doi:10.3355/ce.2008.012
PMCID: PMC2899803  PMID: 20694084
allergic asthma; omalizumab; immunoglobulin E; evidence
23.  Omalizumab therapy in three patients with chronic autoimmune urticaria 
Annals of Saudi Medicine  2010;30(6):478-481.
Chronic urticaria is a common skin disease. In about 45% of patients the cause is an autoantibody directed at the α-subunit of the high-affinity IgE receptor (chronic autoimmune urticaria; CAU). Omalizumab is a monoclonal anti-IgE antibody that has a proven role in the treatment of various allergic diseases. We gave omalizumab once every month for 16 weeks to three patients that were refractory to standard treatment, including high doses of antihistamines, leukotriene receptor antagonist, and corticosteroid. There was dramatic improvement in the primary efficacy variable—the change in mean urticaria activity score (UAS) from baseline (i.e., the average over the first 4-week period before omalizumab) to the final 4-week period of omalizumab treatment. There was improvement in the secondary efficacy variables, which included change from baseline in interference with sleep, interference with daily activities, daily diary record of urticaria signs and symptoms based on a scoring system, and rescue medication use. These improvements persisted for 12 weeks after discontinuation of the drug. Omalizumab may have a role in treating refractory cases of CAU.
doi:10.4103/0256-4947.70567
PMCID: PMC2994167  PMID: 20864790
24.  Insights and advances in chronic urticaria: a Canadian perspective 
In the past few years there have been significant advances which have changed the face of chronic urticaria. In this review, we aim to update physicians about clinically relevant advances in the classification, diagnosis and management of chronic urticaria that have occurred in recent years. These include clarification of the terminology used to describe and classify urticaria. We also detail the development and validation of instruments to assess urticaria and understand the impairment on quality-of-life and the morbidity caused by this disease. Additionally, the approach to management of chronic urticaria now focuses on evidence-based use of non-impairing, non-sedating H1-antihistamines given initially in standard doses and if this is not effective, in up to 4-fold doses. For urticaria refractory to H1-antihistamines, omalizumab treatment has emerged as an effective, safe option.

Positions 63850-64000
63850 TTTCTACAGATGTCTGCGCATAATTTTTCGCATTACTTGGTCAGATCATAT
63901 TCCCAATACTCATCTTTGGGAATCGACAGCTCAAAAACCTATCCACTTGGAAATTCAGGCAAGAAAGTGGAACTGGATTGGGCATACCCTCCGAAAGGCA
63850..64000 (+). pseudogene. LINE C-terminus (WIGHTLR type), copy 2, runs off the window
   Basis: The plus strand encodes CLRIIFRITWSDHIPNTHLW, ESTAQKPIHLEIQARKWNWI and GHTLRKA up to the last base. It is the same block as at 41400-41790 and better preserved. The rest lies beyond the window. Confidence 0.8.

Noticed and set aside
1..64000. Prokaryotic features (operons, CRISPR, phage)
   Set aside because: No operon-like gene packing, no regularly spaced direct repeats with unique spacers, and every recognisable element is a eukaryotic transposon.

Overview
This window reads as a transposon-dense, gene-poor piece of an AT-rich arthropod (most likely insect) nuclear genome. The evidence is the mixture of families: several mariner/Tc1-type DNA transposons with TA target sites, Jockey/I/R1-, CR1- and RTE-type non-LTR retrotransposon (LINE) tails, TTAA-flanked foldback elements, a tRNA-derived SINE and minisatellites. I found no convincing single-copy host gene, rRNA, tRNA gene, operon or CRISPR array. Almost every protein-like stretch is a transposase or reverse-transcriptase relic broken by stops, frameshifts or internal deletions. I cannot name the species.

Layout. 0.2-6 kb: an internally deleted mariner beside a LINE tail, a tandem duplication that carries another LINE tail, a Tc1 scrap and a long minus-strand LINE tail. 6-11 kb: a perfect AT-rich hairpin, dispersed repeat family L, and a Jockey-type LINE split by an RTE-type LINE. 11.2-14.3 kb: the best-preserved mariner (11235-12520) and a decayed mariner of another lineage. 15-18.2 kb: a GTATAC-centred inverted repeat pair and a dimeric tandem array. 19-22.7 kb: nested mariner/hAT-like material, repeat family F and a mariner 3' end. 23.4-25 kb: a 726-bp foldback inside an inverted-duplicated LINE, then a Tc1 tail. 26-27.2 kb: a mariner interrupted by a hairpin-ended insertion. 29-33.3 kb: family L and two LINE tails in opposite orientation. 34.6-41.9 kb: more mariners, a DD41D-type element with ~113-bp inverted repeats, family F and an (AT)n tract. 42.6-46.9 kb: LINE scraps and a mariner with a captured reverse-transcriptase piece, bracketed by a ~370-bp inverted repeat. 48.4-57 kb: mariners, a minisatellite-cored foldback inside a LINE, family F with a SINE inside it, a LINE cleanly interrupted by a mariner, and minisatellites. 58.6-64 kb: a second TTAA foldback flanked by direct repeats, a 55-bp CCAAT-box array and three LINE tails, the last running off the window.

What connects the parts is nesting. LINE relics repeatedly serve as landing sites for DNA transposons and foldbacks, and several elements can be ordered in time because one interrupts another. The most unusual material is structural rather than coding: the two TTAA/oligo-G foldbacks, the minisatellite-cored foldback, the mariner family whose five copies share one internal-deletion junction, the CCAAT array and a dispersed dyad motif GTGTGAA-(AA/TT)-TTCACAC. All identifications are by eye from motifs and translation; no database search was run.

doi:10.1186/s13223-015-0072-2
PMCID: PMC4336710
Chronic urticaria; Diagnosis; Classification; Management; Immunology; Antihistamines; Up-dosing; Omalizumab
25.  Leukotriene receptor antagonists for chronic urticaria: a systematic review 
A significant proportion of patients with chronic urticaria respond inadequately to first line treatment with antihistamines. Leukotreine receptor antagonists (LTRA) are also used for chronic urticaria, although firm recommendations on their use are lacking. We performed a systematic review of randomised trials to determine the role of LTRA in treatment of chronic urticaria. A search of PUBMED, EMBASE, SCOPUS, LILACS, the Cochrane Central Register of Controlled Trials, and the Web of Science for relevant randomized control trials or cross over studies yielded 10 eligible studies. The heterogeneity of trials were high, preventing valid meta-analysis of data. Most trials indicated that LTRA are not superior to placebo or antihistamine therapy, while combination therapy of LTRA and antihistamines appear to be more efficacious compared to antihistamine alone. The side effect profile and tolerability of this group of drugs is acceptable. The use of LTRA as monotherapy cannot be recommended. LTRA are effective add-on therapy to anti-histamines, and their use in patients responding poorly to antihistamines is justifiable. Further well designed randomized controlled trials with clear and standardized outcome measures are needed to determine the role of LTRA in chronic urticaria.
doi:10.1186/1710-1492-10-24
PMCID: PMC4016797  PMID: 24817895
Chronic urticaria; Leukotreine receptor antagonists; Leukotreine; Montelukast; Zafirlukast; Antihistamines